In light of the Jann Wenner controversy this past week, it must be said: As Rolling Stone magazine has done already, the Rock Hall — as an institution, and the second-most conspicuous monument to Wenner's ambition and "vision" — needs to issue a statement to clarify its current position, distance itself, and re-establish some semblance of trust with its employees, donors, members, and ceremony ticket buyers. It's time for the Hall to meet the moment, especially with the looming inductions at Brooklyn's Barclays Center this November.To quote George Costanza, it may be time for the Rock Hall to reject its first impulses, and "do the opposite." Apologies and humility, as with Hall co-founder Wenner, seem as scarce as the women and people of color in its inductee ranks. The arrogance displayed by Wenner when his ignorance was exposed by writer David Marchese in last week's New York Times interview was stunning. Arrogance is a trait that's palpable, too, in the Hall's public relations approach, which seems to toggle between diversion and denial. The "ignore it and it will go away" gambit works sometimes, but neither the Hall, nor Wenner can wish this one away. It's the equivalent of a cash deposit bag exploding a dye pack on a fleeing bank robber.
On September 16, amid a reported atmosphere of "urgency and rage," a vote was held by the Rock Hall foundation, and a statement was released saying that Wenner had been ejected from its board. (Also that day, the New York Times reported that president and CEO of the foundation, Joel Peresman, contacted by phone, "declined to comment further.") In an e-mail from foundation member Troy Carter to Wenner that leaked, words were not minced:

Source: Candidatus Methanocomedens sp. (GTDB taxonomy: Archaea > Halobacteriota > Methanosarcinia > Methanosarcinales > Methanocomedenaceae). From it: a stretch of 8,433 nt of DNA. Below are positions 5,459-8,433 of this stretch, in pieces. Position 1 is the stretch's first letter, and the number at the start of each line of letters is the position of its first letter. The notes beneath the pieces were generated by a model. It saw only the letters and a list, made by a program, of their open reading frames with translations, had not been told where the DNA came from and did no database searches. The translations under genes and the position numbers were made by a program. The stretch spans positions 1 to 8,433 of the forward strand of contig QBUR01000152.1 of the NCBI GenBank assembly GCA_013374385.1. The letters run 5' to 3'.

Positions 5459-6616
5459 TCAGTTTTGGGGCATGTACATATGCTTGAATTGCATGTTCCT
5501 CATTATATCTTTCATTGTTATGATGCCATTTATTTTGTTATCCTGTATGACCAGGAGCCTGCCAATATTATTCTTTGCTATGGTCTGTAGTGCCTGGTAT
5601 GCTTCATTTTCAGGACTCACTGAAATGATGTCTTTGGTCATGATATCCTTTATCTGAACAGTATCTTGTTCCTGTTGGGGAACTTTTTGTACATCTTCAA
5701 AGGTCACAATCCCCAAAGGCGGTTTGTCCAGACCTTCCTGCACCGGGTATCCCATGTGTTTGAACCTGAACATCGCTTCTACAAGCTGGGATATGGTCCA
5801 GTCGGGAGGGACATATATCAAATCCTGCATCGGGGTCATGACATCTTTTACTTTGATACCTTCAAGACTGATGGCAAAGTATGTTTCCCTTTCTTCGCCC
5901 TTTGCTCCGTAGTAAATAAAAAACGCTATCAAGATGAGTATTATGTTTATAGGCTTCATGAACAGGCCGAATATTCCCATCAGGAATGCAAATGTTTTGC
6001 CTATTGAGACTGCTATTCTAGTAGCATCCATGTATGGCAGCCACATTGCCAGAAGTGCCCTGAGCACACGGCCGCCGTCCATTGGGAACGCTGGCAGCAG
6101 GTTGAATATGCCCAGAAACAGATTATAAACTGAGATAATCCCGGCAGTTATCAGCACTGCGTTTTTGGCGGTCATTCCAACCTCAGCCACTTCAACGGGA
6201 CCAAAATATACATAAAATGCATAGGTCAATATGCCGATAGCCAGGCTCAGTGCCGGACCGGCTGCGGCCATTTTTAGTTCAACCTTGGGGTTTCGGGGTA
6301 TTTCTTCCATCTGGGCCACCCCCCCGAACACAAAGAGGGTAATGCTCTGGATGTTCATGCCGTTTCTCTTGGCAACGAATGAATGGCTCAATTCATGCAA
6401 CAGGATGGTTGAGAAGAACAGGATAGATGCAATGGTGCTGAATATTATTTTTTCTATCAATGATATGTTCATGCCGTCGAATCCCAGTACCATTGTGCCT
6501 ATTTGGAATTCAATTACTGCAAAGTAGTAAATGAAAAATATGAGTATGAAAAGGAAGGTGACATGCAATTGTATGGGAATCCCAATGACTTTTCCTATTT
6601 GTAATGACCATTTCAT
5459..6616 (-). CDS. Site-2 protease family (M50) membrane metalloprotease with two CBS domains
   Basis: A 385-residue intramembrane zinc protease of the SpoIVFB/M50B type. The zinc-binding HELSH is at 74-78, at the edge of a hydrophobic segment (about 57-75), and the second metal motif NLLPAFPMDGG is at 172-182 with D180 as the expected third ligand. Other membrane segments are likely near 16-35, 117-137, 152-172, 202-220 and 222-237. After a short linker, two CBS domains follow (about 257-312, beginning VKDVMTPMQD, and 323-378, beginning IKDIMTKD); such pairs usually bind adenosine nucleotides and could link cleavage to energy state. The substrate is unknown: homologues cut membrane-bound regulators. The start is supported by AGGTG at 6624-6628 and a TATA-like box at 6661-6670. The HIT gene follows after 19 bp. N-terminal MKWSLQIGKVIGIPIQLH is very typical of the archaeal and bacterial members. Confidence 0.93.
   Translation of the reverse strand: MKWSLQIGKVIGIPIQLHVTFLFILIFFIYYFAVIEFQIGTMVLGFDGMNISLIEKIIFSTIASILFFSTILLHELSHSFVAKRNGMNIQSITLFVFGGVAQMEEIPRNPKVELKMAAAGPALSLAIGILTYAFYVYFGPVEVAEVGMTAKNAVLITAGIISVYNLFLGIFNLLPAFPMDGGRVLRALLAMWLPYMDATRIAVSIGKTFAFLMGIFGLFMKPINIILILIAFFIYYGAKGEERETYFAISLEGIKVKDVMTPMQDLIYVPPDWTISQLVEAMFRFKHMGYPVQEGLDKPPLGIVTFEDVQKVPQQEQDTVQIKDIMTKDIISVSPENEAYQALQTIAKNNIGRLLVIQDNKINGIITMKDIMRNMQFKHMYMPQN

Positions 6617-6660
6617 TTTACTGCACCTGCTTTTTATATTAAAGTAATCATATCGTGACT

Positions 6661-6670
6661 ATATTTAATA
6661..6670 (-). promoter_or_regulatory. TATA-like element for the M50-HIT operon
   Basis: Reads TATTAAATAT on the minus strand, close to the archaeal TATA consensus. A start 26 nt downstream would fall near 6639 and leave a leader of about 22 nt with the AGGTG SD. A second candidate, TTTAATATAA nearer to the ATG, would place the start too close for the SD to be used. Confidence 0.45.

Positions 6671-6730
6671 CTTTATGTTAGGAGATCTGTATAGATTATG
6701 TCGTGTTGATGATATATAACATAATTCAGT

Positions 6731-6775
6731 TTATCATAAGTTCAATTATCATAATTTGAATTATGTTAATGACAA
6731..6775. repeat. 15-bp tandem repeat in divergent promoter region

The Rock Hall, now estranged from Wenner, yet associated with him forever, is in rough waters. At a time when they'd rather be touting their upcoming, $135 million museum expansion, as well as the the Brooklyn inductions six weeks from now, they're forced to navigate a spiraling public relations crisis. Past controversies have dogged the Hall, of course (everyone should know the name Dorothy Carvello), but the Wenner expulsion arrives on the heels of yet another embarrassing situation: Just last year, they had to suspend Craig Inciardi, a long-tenured museum curator and director of acquisitions, after he was criminally charged, with others, for trying to sell handwritten notes and lyrics Don Henley claims were stolen from him. The trial is reportedly slated for this fall.
The 2023 induction ceremony is coming up fast, and the entire vibe and success of this annual gala truly depend on which key actions the Hall takes next. If Hall leadership wants to win back hearts and minds, it should trade stonewalling for pragmatism. It should release a public statement of contrition and renewed purpose to communicate its priorities and propel itself beyond the Wenner narrative. Further, several rounds of hat-in-hand diplomacy with 2023's inductees will be required to convince them to a) still believe in this thing, and b) show up. Mission-critical artist negotiations occur in advance of every ceremony, but Wenner has certainly made that task a lot tougher this time around.